CFS Model - 3 month (850 mb wind): (12/11) This model depicts a building Wet/Active MJO pattern over the Western KWGA with west anomalies west of the dateline and east anomalies east of there. The Active Phase of the MJO is to push east through 12/23 with decent west anomalies in the KWGA through the period and pushing east of the dateline 12/23. After that a weak Inactive Phase of the MJO is to reappear 12/27 building over the dateline holding through 1/17/18 with weak east anomalies forecast mainly from the dateline eastward. Beyond the Active Phase is to take control in the West Pacific 1/13 through the the end of the model run on 3/10/18 with weak west anomalies holding in the KWGA and east anomalies from the dateline eastward. The low pass filter indicates a modest low pressure bias over the extreme west KWGA and it is to ease east filling 75% of the KWGA by 1/28 and holding there. A high pressure bias is over the East KWGA at 170E and is to move east into the East Pacific and only 15% remaining in the KWGA by Feb 1 and tracking east from there. If this verifies, the underpinnings of La Nina are to be fading and then gone by late December. This suggest that as winter builds (typically the peak of La Nina in the jan timeframe), support for La Nina is to be fading. But it takes 3 months for the ocean to respond to whatever happens in the atmosphere, so this winter is lost to La Nina regardless of what the low pass filter indicates. No significant oceanic change is expected until likely early April 2018. Even at that it will take about 5 years for the Pacific to recharge from the 2014-16 El Nino before another El Nino develops. So a neutral ENSO pattern is likely to develop.
CFSv2 3 month forecast for 850 mb winds, MJO, Rossby etc
Subsurface Waters Temps
TAO Array: (12/11) A pattern change set up in August, with warm water retreating to the west and cooler water building in the east. Today in the far West Pacific water temps are 30 degs in the far West Pacific at 165E. The 28 deg isotherm line is holding at 179W and steep (meaning there is a headwind of cooler water pushing into it from the east). The 24 deg isotherm was weak and has pushed east to 133W and shallow at 50 meters deep at 140W. Anomaly wise it is clear that in the East Pacific warm water gone and instead neutral to modestly negative temperatures are at the surface and down to -2 degs C down 150 meters filling the area between Central America to 170W indicative of La Nina. Warm anomalies are isolated to the West Pacific at +2.0 degrees down to 100 meters deep with the dividing line between cool temps retrograded west to 170W. The hi-res GODAS animation posted 12/4 depicts a large area of cool water filling the subsurface East Pacific (-4.0 degs) and erupting to the surface in broad pockets between Ecuador to 170W with a near neutral temperature pattern in the west.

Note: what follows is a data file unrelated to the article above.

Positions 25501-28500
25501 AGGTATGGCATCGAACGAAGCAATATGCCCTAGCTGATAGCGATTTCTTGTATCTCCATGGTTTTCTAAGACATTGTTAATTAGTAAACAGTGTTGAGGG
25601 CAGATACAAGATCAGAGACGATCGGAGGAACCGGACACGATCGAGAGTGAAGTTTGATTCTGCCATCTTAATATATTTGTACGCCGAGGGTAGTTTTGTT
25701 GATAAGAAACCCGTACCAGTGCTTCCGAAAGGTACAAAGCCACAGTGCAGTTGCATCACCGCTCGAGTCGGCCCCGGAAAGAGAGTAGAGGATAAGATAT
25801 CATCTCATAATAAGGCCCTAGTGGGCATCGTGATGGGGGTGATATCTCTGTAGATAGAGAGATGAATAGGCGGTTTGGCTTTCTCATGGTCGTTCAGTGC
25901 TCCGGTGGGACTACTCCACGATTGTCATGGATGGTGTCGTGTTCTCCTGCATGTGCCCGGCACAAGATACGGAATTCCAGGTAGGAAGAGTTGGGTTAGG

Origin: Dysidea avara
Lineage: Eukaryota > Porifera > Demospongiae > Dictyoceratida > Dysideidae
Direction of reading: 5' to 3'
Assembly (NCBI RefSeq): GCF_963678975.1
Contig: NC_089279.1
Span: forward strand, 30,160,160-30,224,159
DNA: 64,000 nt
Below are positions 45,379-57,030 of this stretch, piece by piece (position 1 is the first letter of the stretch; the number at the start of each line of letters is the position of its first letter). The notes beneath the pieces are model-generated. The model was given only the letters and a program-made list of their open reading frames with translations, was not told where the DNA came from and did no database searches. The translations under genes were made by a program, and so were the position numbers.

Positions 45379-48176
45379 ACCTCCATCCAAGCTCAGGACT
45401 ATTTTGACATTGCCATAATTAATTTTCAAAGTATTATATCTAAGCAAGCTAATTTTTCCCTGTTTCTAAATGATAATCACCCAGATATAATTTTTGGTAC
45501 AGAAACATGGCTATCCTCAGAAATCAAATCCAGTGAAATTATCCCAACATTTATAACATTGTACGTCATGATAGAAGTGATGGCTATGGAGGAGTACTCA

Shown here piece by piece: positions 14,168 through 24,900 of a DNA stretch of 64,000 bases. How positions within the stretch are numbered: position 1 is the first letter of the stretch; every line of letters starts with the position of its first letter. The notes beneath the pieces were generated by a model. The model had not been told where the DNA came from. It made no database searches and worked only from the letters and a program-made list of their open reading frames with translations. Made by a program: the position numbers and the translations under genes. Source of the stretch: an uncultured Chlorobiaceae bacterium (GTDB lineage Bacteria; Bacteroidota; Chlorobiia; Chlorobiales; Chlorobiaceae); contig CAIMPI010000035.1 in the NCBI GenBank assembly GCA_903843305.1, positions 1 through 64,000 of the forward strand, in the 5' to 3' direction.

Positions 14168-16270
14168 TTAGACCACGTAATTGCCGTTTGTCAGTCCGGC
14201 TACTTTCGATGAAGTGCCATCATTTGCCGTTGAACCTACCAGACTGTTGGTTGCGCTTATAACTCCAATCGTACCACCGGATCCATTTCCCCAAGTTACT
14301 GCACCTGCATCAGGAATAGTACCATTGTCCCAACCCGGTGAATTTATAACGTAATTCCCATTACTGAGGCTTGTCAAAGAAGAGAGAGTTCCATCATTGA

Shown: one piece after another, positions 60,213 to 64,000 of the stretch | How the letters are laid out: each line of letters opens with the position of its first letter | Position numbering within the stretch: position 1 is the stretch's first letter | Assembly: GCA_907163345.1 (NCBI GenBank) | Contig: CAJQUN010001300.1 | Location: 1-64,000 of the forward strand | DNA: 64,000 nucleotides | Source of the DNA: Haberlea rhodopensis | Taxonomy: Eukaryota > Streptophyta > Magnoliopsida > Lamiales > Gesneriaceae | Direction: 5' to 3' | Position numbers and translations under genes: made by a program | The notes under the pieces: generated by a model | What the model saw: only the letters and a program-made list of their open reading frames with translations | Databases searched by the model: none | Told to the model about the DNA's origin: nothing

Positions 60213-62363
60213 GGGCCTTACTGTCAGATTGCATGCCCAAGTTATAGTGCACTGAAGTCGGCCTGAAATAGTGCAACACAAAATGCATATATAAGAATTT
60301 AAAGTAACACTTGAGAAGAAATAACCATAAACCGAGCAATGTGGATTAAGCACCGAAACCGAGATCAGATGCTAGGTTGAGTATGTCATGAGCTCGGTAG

Sea Level Anomalies: (12/4) Negative anomalies are in control at -5 cms over the entire equatorial East Pacific with a core of -10 cm anomalies present between Ecuador to 150W. But a little break in the -10 cm anomalies is at 125W (but insignificant).
Surface Water Temps: The more warm water in the equatorial East Pacific means more storm production in the North Pacific during winter months (roughly speaking). Cold water in that area has a dampening effect. Regardless of what the atmospheric models and surface winds suggest, actual water temperatures are a ground-truth indicator of what is occurring in the ocean. All data is from blended infrared and microwave sensors.
Hi-res Nino1.2 & 3.4: (12/10) The latest images (1.2 3.4) indicate a cool pattern remains is in control. Upwelling is building again solidly along Peru and Ecuador tracking west on the equator out to 160W with a well defined cool pool evidenced over the entire region. No warm anomalies are indicated within 3+ degs north or south of the equator over the entire region.
Hi-res 7 day Trend (12/10): A warming trend was still in place along Peru and now in building pockets on the equator out to 140W. A modest cooling trend was indicated in pockets also along the equatorial Pacific from the Galapagos west to 140W.
Hi-res Overview: (12/10) Regardless of the short term warming trend indicated above, a clear La Nina cool stream is present starting off Southern Chile and up to Peru and Ecuador and building in coverage pushing west over the Galapagos and building out to 180W and stable. Cool water at depth is erupting to the surface with the breach point near the Galapagos. There is no sign of warm anomalies in the Nino 1.2 or Nino3.4 regions. A mature La Nina has evolved.